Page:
A mild-mannered academic gets locked in a musty old Sicilian church. He is entranced by the vivid frescoes and mosaics, but discomforted when he realises they all portray scenes of Biblical evil. When he attempts to escape via the cellar, he finishes up in an underground passage filled with silent, mummified forms.
A perfectly paced study in rising dread as the scholarly Mr. Pearsnall gradually progresses from one emotion to the next: first disquiet, then unease, then fear, then outright terror. And it’s all very understandable, because we readers make the journey with him. Perhaps we should have realised from the start that there was something seriously wrong with abhorrent little church in the deserted Sicilian village. Maybe we should have picked up the clues: the solid, sealed aspect of the church’s exterior, the decay of disuse that shrouds its interior, the grinning faces on its many statues. By the time Pearsnall reaches the catacomb below, it’s too late; we know we’ve reached a point from which there is no turning back. The story’s climax is a crescendo of horror, featuring a nightmarish antagonist in a setting that literally reeks of malevolence. This one will definitely keep you awake at night.
First published in MORE GHOSTS & SCHOLARS, 1980.
Robbie by Mary Danby
Robbie is a retarded child, who lives on a ramshackle farm where his overworked mother and father are employed as semi-skilled labour. Robbie dreams of having a little brother, but when his parents says ‘no’, the resourceful youngster sets about trying to construct one of his own.
Famed anthologist and author Mary Danby delves into ‘Pan Horror’ territory here, with a grisly little vignette, in which many of society’s real-life ills – mental illness, parental neglect, ‘minimum wage’ labour – combine to create an abomination. We’re not in supernatural territory – this terrible event could actually happen, and that makes it even more of a shocker. Yet the haunting reality of the dysfunctional Britain that Mary Danby presents us with here should not detract from a fine and very subtle piece of writing, which, as well as scaring us, is also heartbreakingly sad. You certainly wonder if this sort of thing should ever be offered as entertainment, but this was a line which many excellent stories original to the Fontana and Pan series skated along, and that was their strength. No-one said this one was going to be a fun ride, but it’s one you need to take anyway.
First published in 15th FONTANA BOOK OF GREAT HORROR STORIES (pictured), 1982.
Graveyard Highway by Dean R. Koontz
A well-heeled activist is tormented by daily visions of death and slaughter on an apocalyptic scale. Almost driven mad, he finally seeks answers in a vast, deserted cemetery where a dark, spectral figure is awaiting him.
For many, Dean Koontz is the ‘Mr. Middle America’ of horror fiction, and this exquisitely written dissertation on the perils of extreme politics will not change that opinion. The central message is very establishment-friendly, despite its everyman hero getting dragged through a procession of historical atrocities, perpetrated alternately by both right wing fanatics and left wing fanatics. Few of us based in the comfortable West would take issue with this, but this is a personal epiphany as much as a political text; a naïve young guy finally gets the message, but it has to be hammered home with awful force first. Unusually for Koontz, the horror is full-on. Massacres, executions and scenes of graphic torture hit us in the face one after another. There is nowhere to hide, particularly as this is such a powerfully and – I must say this – beautifully descriptive piece. Ultra grim for sure, but with an unexpectedly upbeat and heartening finale.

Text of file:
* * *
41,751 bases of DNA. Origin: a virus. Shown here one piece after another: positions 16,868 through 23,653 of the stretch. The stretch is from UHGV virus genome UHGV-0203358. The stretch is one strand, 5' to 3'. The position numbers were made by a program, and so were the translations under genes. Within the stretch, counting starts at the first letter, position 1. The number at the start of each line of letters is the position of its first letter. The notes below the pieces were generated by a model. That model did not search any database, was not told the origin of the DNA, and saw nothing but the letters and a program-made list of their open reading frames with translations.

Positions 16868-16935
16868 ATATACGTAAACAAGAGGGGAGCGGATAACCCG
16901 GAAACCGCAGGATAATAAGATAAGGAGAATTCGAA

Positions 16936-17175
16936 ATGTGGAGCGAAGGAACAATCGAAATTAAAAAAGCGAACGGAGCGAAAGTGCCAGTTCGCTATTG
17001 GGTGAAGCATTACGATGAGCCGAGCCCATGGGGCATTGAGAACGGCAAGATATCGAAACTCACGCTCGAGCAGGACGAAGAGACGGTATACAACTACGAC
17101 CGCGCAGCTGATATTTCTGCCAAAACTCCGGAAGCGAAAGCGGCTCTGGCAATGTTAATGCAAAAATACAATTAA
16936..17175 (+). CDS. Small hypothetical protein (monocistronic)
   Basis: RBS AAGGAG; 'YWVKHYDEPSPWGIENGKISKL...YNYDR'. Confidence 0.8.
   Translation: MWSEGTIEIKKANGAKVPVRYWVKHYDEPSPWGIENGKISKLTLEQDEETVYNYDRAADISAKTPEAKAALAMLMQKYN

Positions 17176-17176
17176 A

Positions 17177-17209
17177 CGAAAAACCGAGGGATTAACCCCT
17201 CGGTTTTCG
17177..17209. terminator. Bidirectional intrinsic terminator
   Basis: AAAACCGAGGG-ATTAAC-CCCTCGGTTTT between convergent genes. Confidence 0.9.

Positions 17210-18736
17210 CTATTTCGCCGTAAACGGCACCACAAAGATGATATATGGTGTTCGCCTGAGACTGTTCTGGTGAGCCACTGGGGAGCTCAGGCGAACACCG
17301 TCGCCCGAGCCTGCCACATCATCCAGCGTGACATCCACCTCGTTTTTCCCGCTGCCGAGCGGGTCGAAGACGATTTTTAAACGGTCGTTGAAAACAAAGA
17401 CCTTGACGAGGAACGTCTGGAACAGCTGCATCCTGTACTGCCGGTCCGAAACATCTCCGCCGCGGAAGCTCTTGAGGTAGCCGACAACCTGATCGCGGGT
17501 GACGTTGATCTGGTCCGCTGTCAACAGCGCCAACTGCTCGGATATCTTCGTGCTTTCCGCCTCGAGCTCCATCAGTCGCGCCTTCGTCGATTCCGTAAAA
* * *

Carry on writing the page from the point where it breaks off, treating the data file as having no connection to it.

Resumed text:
First published in TROPICAL CHILLS, 1988.
Posted by Paul at 15:26
I hope folks can forgive me another moment of self-indulgence here, but I’ve had my attention drawn to a very nice review of my first Doctor Who audio drama, Leviathan. Thanks to E.G. Wolverson, who wrote it and posted it on http://www.doctorwhoreviews.co.uk/6YAC.htm
It may seem a bit belated mentioning this, given that Leviathan was released a year last January, but I have more ‘Who’ titles out this year – a couple are now imminent – so, from a totally selfish perspective, maybe this is an opportune moment. The other thing is that it gives me an ideal excuse to reproduce this excellent piece of artwork by Alex Mallinson, which illustrates one of the scarier moments in Leviathan.
In other Doctor Who news, I’ll be attending the Big Finish Day, a one-day convention in Barking, on June 11th this year, which is dedicated to Big Finish and the many audio series they produce. I’ll be there from dawn 'til dusk to sign various bits and pieces, but on the off-chance that my presence alone won’t be enough to drag you up to the East End, I can reveal that there’ll be numerous other Doctor Who guests in attendance as well, including actors, directors, producers, writers and so on. There’ll also be an opportunity to meet the new companion who will be joining the audio adventures of Doctor Who in 2012.
Those whose Doctor Who audio collections are not yet complete will enjoy a massive array of CD discounts. Full details:
Posted by Paul at 02:18
Sunday, 20 March 2011
Here’s another quick announcement for all Doctor Who fans.
I’ll be in the Waterstone’s store in my home town of Wigan, on Easter Saturday, April 23rd, from 11am onwards, to sign copies of my new Doctor Who novel, Hunter’s Moon (an original adventure for the 11th Doctor - that's the current one, Matt Smith), and any other ‘Who’ items the shop can get hold of.